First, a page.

Feature story

Promoting gender equality in Brazil step by step

30 October 2019

Daniela de Barros, a Finance Assistant in the UNAIDS Country Office in Brazil, is also a UNAIDS Gender Focal Point for Latin America and the Caribbean.

She traces her interest and motivation to helping others and promoting equality back to a good deed in her childhood. “It was one of those dream-come-true situations. When my sister and I were younger, my parents couldn’t afford to pay for ballet classes. But their best friend’s sister ran a ballet studio and, one day, she invited us to start taking classes free of charge. From that point on, I never stopped dancing.” Ms de Barros says that dance has taught her to be disciplined, organized, focused and connected “body and soul” to her life and work.

“Besides all these important skills that I use all the time as a professional and as a mother of adolescent twins, I have also taken another important lesson from my ballet classes: I have learned how to connect with myself and meet my potential and my inner power,” she said. “Isn’t this what we want from such an important initiative like the UNAIDS Gender Action Plan? Empowerment and transformation for all women inside and outside this organization?”

From her role overseeing financial, administrative and operational aspects of the UNAIDS Country Office, Ms de Barros has seen that change management is crucial for maintaining staff motivation. “Although change generates some insecurity, in the end it can be a breath of fresh air. I have learned to recognize that change is important for organizations.”

Ms de Barros believes it is time that women were encouraged to be confident about achieving their goals. “The Gender Action Plan we have inside UNAIDS not only reinforces our self-confidence and courage, it also inspires men to support the women they work with,” she said.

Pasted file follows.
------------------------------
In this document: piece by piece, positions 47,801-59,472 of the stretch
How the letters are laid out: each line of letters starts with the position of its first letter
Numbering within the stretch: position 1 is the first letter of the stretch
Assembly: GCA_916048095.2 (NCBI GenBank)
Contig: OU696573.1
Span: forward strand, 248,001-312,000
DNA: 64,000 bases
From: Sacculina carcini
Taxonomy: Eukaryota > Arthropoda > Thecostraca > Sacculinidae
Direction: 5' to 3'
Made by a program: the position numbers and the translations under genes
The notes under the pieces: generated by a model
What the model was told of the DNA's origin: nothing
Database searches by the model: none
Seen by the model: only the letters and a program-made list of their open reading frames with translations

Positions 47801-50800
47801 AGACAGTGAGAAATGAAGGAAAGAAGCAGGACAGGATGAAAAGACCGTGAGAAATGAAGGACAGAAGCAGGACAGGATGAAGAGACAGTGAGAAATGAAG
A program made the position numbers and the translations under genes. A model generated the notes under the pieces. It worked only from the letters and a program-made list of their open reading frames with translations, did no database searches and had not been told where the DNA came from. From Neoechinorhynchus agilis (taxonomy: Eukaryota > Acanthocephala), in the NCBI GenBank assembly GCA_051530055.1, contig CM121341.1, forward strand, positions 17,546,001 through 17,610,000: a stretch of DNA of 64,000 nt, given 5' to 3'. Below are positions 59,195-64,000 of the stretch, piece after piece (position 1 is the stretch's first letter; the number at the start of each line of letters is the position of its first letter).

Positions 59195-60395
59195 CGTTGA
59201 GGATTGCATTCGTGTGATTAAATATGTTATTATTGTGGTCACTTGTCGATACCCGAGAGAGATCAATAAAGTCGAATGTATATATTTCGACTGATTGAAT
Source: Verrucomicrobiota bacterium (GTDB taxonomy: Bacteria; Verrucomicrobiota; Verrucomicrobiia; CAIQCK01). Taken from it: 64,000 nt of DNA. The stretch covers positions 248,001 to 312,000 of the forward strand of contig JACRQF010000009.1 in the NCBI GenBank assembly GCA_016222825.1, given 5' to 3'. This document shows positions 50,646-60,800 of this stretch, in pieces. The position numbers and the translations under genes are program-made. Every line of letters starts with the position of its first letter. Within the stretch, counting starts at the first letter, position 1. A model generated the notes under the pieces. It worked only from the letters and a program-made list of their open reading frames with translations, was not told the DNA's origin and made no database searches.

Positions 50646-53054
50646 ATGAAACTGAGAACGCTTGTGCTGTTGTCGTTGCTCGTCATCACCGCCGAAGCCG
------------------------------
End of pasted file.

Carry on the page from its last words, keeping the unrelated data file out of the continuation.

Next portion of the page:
Ms de Barros is sure that “UNAIDS chose her,” rather than the other way around. “I studied international relations and always wanted to work for the United Nations, but I confess I had never heard of UNAIDS until a friend of mine told me I should apply for the position,” she said. “I have grown a lot and learned so much from UNAIDS.”

She says that turning 40 years old has come with some significant changes for her and she now wants to engage in projects that can transform lives. For more than six months she’s been teaching ballet to other women and is just about to start what she describes as “a recently-born old wish”: teaching dance to young kids and adolescents from poor communities in Brasília, where she lives.

“I like to think of ballet as the realization of a Buddhist thought that says we see our external world from within, and that by working on our internal perspective, we can change the world outside. It is the power of dance and where it can take us. And this is what I want to teach children and women through the project.”